Finally, I believe it comes down to putting in the work. Work does not have to be hard, instead, it can manifest. I see it as spending your hours, like how other people may spend their money. People who spend money would not describe the activity as “working hard.” Yet when money is lost, it can lead to “hard times.” When work is enjoyable and puts me into the zone, I see it as similar to a flow state.
The best way to describe this is how certain people play video games. We have all seen it before, where somebody can spend hours playing a video game. It may seem like hard work, but the person playing the game simply sees it as an activity to conquer. As the hours spent in the game, helps the player improve his\her gaming ability. Improvements in the gaming ability will allow a player to beat the game’s levels. Everyone has 24 hours in a day. The way you spend it determines what comes in the future; Hopefully a plentiful return on investment.
How are you doing today and what does the future look like?
I am doing alright. The venture has been so far profitable at $50 a month. It is not life-changing money, but it is a start. I can thank my initiative to lower costs at the minimum. Instead of paying a monthly fee with a platform like Teachable, I opted for the free alternative at Thinkific. The basic plan in Thinkific is free for the time being.
The future I see is to introduce in-person classes. When the pandemic is over, I believe people will still see in-person classes as an option. Despite the advent of Massive Open Online Courses (MOOCs), the online format cannot truly replace the collaborative nature of in-person classes. General Assembly and the Flatiron School have traditionally offered in-person boot camps as their business model. If G7 were to introduce similar offerings, I think it can be a very competitive option. Students want to have an education with quality and value.
Through starting the business, have you learned anything particularly helpful or advantageous?
Technology matters. It does not matter if you are in the software business or the education business, the business interacts with technology. This goes from the website, the computers, and even the Internet. I have self-taught myself PowerShell and Python, investments which have proved to be extremely beneficial. These skills have allowed me to automate routine processes, such as recurring emails and routine spreadsheet work. Spreadsheet software like Microsoft Excel is a tool every business owner will come across. By using Python to automate recurring spreadsheet work, I can save tremendous time.
I see understanding programming as an evolution in today’s workforce. Just because I can program, does not make me a software engineer. Instead of am simply someone, with programming skills. Similarly, if someone can write essays, does that make them an author? Perhaps not. Instead of that individual is simply someone with knowledge of the English language: Knowledge that is proficient enough to write an essay.
What platform/tools do you use for your business?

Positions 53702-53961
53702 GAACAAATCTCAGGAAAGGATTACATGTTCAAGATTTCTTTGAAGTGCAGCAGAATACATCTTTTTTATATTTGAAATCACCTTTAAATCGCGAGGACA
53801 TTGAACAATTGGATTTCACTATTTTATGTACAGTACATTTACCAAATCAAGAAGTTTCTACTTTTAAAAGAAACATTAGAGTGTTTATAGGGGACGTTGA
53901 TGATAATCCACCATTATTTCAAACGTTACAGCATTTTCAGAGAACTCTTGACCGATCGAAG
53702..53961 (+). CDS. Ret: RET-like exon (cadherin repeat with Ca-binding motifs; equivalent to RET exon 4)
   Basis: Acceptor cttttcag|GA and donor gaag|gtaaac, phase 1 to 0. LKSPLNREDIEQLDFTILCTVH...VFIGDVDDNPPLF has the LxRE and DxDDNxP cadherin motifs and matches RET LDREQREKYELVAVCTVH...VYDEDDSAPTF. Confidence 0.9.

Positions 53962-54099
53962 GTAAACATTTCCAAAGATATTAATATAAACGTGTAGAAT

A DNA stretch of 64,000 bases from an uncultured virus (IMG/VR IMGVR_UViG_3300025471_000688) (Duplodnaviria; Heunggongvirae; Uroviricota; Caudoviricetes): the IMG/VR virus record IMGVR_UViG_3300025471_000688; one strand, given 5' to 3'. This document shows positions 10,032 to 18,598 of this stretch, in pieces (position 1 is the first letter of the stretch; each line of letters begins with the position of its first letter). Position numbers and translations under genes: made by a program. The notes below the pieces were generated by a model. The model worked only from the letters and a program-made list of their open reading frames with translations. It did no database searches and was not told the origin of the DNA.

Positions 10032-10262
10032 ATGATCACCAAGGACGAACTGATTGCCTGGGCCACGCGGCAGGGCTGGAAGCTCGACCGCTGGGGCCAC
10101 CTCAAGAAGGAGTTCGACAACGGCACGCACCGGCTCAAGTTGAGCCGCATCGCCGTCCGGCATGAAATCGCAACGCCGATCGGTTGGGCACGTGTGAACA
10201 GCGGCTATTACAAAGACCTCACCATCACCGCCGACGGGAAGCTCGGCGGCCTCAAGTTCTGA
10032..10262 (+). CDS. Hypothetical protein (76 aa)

I use Thinkific as my learning management system, to host class content, ranging from lectures and videos. In terms of domain hosting, I am currently using Namecheap
Automation tools have been Python, PowerShell, and Microsoft Azure. Microsoft Azure has something called Logic Apps, which allows me to “program” by simply dragging and dropping icons. This is part of the “no-code” movement, where individuals can create programs, by simply manipulating the graphical user interface (GUI), and typing the necessary inputs. I find Logic Apps to be helpful, when I need something simple, without a lot of customization.
What have been the most influential books, podcasts, or other resources?
I like to listen to the Indie Hackers podcast. It is fun to listen to other startups, as they navigate through their journeys. Books that have inspired me include, Delivering Happiness by Tony Hsieh, Antifragile by Nassim Nicholas Taleb, The Toyota Way by Jeffrey K. Liker, Kanban in Action by Joakim Sunden and Marcus Hammarberg, and 50th Law by Robert Greene.
The Toyota Way has inspired me the most because it demonstrates the system is what produces results of great magnitude. It does not have to be the Kaizen system, but a system that routinely produces success. Life is about constant improvement. There is always something to be improved upon.
Advice for other entrepreneurs who want to get started or are just starting?
I would say to look into something that exists and think of how you can improve upon it. The improvements do not have to be dramatic. Instead, the improvements can simply be speed and efficiency. Take Amazon for example. They were not the first to do eCommerce. Instead, Amazon improved the eCommerce experience, through faster shipping, as well as stellar customer experience. Thanks to Amazon, multiple industries are adopting the mantra of “customer obsession”
Another piece of advice is to go broad. Too often, people are siloed into only one area of interest. Instead, I urge people to seek various interests. Through varied interests and activities, one can bring in new perspectives. What is a routine practice in one domain, when introduced to another domain, could be something completely revolutionary.
Where can we go to learn more?
If you have any questions or comments, drop a comment below!